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Kimblebee

Bumble Bee issues.

I understand bumble bees are different from honey bees but was hoping to get a little help if at all possible.

Several bumble bees (or one very persistent little blighter) are becoming extremely obsessed with an area on the back of my house, I think its the drainage pipes but I cant see clearly to be sure.

They are hovering around all day, I believe they may be making a nest?

Now, I really like bees, and so have no issue with them being there. However this is rented property and my landlord would more than likely have them all exterminated in the blink of an eye.

My question is, is there any way of discouraging them from returning without harming them now as opposed to having my landlord just kill them all as soon as she knows of their existence?

Thanks muchly.

I also know my landlord will not allow me to put up a nest box as a suitable alternative, she is very strict on the state of the house.
gil

I think (and maybe the DS beeks can confirm) that this is more likely to be one, single masonry bee. They live in holes in buildings / walls, do not make nests, and are solitary.

Bumblebees are more likely to nest in grass tussocks etc.

So no need to tell your landlord, I think.
Kimblebee

Thats a great releif, I rather enjoy watching him buzz around and would hate to see any killed.


Although I did think that bumbles lived in small colonies.
Finsky

Hi there..
There is many solitary and bumble bee species that for untrained eyes look very much alike..the good new is, that either sort are very placid and not easily persuaded to sting..particularly many solitary bees don't have sting at all. Those that most commonly use buildings for their nests are masonry bees...type of solitary bee.
Only honey bees build permanent homes and become nuisance for humans if they take recidence..but rest of bee species only stay few months at most and come end of summer/autumn they dissapear and quite likely never return to same place again.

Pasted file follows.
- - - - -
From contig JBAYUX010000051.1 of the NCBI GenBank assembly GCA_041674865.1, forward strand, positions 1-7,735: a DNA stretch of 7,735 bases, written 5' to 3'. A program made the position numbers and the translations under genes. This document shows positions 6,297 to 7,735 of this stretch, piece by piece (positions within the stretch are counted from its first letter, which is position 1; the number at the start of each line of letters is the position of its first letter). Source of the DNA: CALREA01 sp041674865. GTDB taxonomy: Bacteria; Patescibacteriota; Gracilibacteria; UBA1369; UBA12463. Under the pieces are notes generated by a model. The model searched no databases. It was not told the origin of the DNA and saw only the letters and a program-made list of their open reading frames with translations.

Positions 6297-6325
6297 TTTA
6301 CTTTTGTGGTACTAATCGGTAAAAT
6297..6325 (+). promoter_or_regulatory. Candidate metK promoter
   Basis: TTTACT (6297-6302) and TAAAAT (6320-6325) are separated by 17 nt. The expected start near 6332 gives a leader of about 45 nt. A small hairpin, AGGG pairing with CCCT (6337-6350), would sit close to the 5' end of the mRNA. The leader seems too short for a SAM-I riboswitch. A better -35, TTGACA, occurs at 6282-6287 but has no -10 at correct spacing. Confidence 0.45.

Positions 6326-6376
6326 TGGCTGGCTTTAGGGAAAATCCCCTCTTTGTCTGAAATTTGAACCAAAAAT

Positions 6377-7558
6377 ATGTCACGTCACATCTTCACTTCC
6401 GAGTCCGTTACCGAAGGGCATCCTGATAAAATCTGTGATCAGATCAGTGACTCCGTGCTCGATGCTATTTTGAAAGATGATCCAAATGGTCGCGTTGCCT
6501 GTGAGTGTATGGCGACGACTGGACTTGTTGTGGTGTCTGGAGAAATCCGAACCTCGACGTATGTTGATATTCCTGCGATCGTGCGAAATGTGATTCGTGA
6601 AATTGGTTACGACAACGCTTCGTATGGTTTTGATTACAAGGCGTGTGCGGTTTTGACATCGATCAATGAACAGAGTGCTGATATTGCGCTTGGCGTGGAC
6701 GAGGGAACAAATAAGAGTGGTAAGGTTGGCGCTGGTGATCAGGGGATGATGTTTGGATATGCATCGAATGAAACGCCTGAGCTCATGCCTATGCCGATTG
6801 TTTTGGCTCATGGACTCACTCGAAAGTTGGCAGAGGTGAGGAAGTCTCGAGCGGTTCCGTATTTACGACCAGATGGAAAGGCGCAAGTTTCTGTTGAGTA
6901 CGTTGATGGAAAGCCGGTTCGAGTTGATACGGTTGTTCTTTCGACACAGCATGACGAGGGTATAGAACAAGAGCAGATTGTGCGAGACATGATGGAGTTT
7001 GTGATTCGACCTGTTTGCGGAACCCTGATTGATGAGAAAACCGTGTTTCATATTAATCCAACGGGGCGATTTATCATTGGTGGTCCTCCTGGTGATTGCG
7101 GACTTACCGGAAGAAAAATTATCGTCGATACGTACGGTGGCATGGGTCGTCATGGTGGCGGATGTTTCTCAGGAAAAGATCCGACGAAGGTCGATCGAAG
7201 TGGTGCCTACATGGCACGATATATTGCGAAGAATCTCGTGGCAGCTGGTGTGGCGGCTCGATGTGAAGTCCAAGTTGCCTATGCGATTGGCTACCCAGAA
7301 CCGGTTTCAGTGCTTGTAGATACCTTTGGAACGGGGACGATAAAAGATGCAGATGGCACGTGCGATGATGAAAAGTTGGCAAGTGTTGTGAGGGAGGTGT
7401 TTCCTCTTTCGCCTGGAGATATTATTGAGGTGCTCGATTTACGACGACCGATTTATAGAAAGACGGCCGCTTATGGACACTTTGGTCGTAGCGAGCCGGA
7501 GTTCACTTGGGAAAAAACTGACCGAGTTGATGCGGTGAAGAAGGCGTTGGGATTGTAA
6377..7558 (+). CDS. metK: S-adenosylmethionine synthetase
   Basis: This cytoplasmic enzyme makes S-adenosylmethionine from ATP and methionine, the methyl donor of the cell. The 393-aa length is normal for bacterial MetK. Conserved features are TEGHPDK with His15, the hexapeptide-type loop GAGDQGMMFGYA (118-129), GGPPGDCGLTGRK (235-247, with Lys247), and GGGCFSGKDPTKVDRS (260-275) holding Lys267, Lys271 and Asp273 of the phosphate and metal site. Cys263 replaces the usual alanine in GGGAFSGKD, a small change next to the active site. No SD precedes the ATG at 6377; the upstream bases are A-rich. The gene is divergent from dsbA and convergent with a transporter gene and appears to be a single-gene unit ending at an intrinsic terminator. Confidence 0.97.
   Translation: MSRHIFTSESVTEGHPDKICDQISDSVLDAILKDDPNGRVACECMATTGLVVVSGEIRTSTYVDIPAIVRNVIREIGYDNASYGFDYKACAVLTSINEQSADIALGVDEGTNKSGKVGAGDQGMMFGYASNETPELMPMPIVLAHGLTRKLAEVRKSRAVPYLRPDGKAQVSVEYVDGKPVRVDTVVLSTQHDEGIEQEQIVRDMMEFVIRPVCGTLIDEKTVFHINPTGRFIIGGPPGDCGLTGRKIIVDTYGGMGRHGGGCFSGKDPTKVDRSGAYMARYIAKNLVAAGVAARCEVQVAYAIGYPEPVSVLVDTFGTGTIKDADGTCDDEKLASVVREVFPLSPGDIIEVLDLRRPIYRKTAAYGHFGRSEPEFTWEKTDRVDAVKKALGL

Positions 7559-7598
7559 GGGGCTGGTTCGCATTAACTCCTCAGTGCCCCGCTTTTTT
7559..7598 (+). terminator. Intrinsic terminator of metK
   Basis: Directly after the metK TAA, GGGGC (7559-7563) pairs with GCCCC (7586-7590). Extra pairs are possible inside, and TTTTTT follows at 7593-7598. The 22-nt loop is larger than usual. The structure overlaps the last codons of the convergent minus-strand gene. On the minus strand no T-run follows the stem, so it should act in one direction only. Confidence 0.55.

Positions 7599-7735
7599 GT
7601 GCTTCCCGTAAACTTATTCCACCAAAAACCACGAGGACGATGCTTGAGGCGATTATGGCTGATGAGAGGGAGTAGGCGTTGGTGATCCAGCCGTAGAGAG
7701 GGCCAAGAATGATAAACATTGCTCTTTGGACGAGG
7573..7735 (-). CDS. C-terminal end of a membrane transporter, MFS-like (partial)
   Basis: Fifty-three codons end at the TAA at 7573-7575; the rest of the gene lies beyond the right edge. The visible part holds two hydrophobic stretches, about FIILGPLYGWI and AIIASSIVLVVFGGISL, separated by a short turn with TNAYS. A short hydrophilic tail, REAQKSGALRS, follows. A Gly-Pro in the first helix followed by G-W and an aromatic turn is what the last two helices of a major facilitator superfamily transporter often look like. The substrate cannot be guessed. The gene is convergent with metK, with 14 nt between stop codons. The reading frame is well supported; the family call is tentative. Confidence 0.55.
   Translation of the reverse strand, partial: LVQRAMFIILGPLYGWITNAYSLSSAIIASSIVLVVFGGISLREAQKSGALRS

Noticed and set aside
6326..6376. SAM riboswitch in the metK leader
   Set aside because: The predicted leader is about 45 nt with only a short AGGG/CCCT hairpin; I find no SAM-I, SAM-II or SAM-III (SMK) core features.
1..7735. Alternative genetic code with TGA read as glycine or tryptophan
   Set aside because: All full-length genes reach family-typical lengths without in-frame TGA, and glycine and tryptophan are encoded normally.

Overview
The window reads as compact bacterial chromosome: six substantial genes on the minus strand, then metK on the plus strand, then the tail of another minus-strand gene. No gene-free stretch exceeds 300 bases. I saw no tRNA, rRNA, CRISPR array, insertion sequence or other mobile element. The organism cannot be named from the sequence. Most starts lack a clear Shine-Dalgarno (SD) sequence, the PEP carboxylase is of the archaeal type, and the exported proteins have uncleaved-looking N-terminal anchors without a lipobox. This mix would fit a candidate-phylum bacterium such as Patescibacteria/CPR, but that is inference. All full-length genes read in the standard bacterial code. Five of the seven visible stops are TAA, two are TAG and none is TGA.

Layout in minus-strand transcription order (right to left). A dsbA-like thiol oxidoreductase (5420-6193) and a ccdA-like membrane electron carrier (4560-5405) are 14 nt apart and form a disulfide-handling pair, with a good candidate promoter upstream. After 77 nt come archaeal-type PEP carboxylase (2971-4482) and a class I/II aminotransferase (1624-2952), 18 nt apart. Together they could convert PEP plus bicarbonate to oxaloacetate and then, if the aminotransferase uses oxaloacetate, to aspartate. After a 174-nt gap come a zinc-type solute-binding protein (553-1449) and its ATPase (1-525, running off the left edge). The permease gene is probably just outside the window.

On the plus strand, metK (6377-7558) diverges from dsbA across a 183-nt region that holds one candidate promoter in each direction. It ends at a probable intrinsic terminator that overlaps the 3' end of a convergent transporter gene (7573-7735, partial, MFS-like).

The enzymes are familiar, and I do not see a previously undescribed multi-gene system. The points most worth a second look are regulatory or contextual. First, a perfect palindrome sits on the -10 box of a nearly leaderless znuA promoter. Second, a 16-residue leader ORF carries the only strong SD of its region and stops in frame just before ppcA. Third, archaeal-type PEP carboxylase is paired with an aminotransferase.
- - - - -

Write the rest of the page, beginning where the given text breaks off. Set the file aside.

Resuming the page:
It virtually impossible to remove bumble (and other bees) nest without distroying it...not only because the access..but even if you able to get hold of it, it is very small structured and easily damaged and once away...those foraging bees won't find their nest anymore. They mentally map their nest site and are fixed to it.
Depending of bee species their numbers per nest is only small from few individuals to couple of dozen at most.
If you are able to live with them for couple of months,leave them be, enjoy their company and once they've gone you know that summer is nearly done... Rolling Eyes
Oh..another thing..bees don't do any structural damage to property, if there is entrace and space for them to nest, they simply use what ever else has caused the 'space' to appear. Bumbles are particularly fond of old mouse nests and masonry bees for space that is crumbling for due to bad workmanship or other faults.
Kimblebee

thanks muchly. Im more than happy for her to stay, my fear was purely that from my landlord.

This has rather intrigued me now.. im going to try and sneak a photo to try and properly identify her.


I feel rather silly now for being so uneducated after claiming I like bees Rolling Eyes Rolling Eyes I guess we all have much to learn.
Tavascarow


Oh..another thing..bees don't do any structural damage to property.

That's not quite true.
Honey bee nests in a cavity wall can sometimes leave large amounts of honey if they die out (or get exterminated).
If it's not found by robbers it will in time draw moisture from the atmosphere, ferment & can cause damp issues.
Not a common problem here in the UK but in the US where most houses are timber clad & dry walled frames more so.

Kimblebee if the bees are coming from the pipe it's probably a bumble bee nest.
As Finsky says they shouldn't cause a problem & IMHO I would leave them be & not tell your landlady.
Finsky

Quote:
That's not quite true.
Honey bee nests in a cavity wall can sometimes leave large amounts of honey if they die out (or get exterminated).


Perharps I should have been more clearer with my reply..Yes it is true that honey bees nest can cause damage with their sticky mess..
I was talking more of bumbles and solitary bees and their behaviour... they do not 'dig', chew or loosen any masonry that is not already loose or damaged..
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